Different is good – right? Try telling that to Volvo.
In the push for growth and profitability, conformity rules. The market isn’t habitually keen on niche cars and tends to reward bravery by studiously ignoring it in favour of something more conventional. Volvo played it safe with the C30, but not in terms of positioning, concept or indeed style. Intending to sell 65,000 per annum; when production ceased in 2013, an unsubstantiated 208,000 were sold amounting to about 29,000 per annum over seven years. Profitability was likely to have been marginal to non-existent, which may (at least partially) explain why Volvo elected not to replace it.
There were other reasons too. The Swedish marque embarked upon a roller coaster ride following Ford’s acquisition for a reputed $6.45bn in 1999. The American multinational was reputed to be in the habit of saddling the balance sheets of its trophy wives with the costs of purchase, necessitating (often ill-advised) product expansions. Once Volvo became part of Ford’s sprawling Premier Automotive Group, a good deal of cross-pollination took place, amongst the first being the handsome S40/V50 series, based on engineering elements of the second generation Ford Focus.
But even if it was decreed that the C30 was not to be an especially practical design, it would be a characteristically safe one. Its style being directly inspired by 2001 Safety Concept Car, created in Peter Horbury’s California studio with exterior styling by Stefan Jansson. The aim behind the SCC was to find a means of packaging a host of innovative safety features within a more alluring, dynamic silhouette – or to put it another way – to ‘sex-up the safe’.
The design came about as an amalgam. Horbury chose Jansson’s original theme as basis, upon which elements from alternative proposals were blended into a single form using advanced computer modelling. As Jansson pointed out to Car Body Design: “The design of a car needs to have one author. It needs to be conceived as a whole so it can later be perceived as a whole.” A core element of the shape was the style of the glassback rear hatch, which provided a clear reference to the preceding P1800 ES and 480ES coupé’s.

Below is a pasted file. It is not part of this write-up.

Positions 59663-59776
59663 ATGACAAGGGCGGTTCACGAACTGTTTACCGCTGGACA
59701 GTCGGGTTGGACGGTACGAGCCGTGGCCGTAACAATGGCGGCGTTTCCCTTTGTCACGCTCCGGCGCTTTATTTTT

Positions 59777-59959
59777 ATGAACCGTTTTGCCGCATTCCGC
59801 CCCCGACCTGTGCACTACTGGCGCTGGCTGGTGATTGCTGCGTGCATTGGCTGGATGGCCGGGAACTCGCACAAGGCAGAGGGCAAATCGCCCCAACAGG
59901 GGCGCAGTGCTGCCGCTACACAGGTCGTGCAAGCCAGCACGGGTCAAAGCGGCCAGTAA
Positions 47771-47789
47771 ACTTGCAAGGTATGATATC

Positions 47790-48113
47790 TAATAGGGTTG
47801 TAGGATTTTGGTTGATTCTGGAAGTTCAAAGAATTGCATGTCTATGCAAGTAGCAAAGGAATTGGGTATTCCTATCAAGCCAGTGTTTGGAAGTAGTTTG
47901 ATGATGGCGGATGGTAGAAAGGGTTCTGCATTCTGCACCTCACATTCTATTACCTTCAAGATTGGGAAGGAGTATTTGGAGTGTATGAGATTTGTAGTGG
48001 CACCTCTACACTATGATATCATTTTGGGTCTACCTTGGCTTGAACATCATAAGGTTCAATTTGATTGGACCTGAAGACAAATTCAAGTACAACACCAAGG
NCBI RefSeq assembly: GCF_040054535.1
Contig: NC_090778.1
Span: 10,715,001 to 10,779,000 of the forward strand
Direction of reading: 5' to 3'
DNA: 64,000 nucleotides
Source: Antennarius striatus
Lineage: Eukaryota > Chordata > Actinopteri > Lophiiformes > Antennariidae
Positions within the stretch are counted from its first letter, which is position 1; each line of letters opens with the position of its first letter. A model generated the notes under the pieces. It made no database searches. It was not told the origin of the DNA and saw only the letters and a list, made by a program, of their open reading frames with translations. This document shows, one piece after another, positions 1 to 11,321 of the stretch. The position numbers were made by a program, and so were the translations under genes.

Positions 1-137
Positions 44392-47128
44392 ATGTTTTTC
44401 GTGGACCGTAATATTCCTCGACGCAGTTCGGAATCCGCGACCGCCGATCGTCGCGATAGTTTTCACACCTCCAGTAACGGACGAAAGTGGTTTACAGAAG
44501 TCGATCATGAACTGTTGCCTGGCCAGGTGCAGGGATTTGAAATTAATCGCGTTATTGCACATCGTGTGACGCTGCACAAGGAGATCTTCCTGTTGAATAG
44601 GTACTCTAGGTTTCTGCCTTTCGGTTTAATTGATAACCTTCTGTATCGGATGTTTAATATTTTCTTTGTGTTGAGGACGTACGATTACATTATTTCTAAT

Five years on, sans rear doors and a good deal of conceptual addenda, the production C30 was launched to a broadly warm reception. Technically identical to its bigger brother in all key areas apart from overall length and having emerged with most of the SCC concept’s style intact, Horbury’s studio produced a neat, bobtailed coupe/hatch while not majoring on practicality, appealed strongly (to some eyes at least) on appearance. Launched with eight different engine choices – (Volvo, Mazda and Ford units according to Car) – the pick of the range arguably being Volvo’s own 2.5 litre five cylinder unit. Car‘s Ben Oliver tested a T5 model in the December 2006 issue, praising the C30’s looks, quality interior, pliant ride combined with good body control, strong performance and outsider appeal, gushing: “Different would have been enough. But different and good is so much better.”
Not that it made much difference, 2007 was the C30’s best year but it never came close to reaching its sales targets. In 2011, it received a modest facelift, major changes being reserved for the nose with new larger headlights and a reshaped more upright grille. Engine choices were rebalanced towards diesel and an ultra- economical DRIVe version was added. Sales were largely confined to what marketers like to call ‘downsizing empty nesters’ who weren’t necessarily bothered about luggage capacity – (with the rear seats down, there was a modest load bay) – but valued the image, style and compactness.
That same year, Ford offloaded Volvo to Geeley Automotive for $1.8bn as they cleared the decks of European-based distractions and any hope of a premium presence. Under new ownership, facing falling sales and a chronic loss of direction, there was little appetite to replace its slow selling coupé-hatch, so in 2013, it went quietly of its own volition – largely unmourned. The market at which it was aimed in 2006 now sits firmly in the crossover camp.
I have a genuine soft spot for the C30. I’ve always fancied one in a similar way that I’ve always quietly hankered after an Alfa 145. Both have a similar leftfield appeal, although the Volvo is not only more accessible – (when did you last see a 145?) – but also a palpably more viable ownership proposition. Volvo lost the bet on the C30’s sales success, but gave us one of the last compact hatches to offer something different – and different is good – it’s just unfortunate the market can’t grasp that.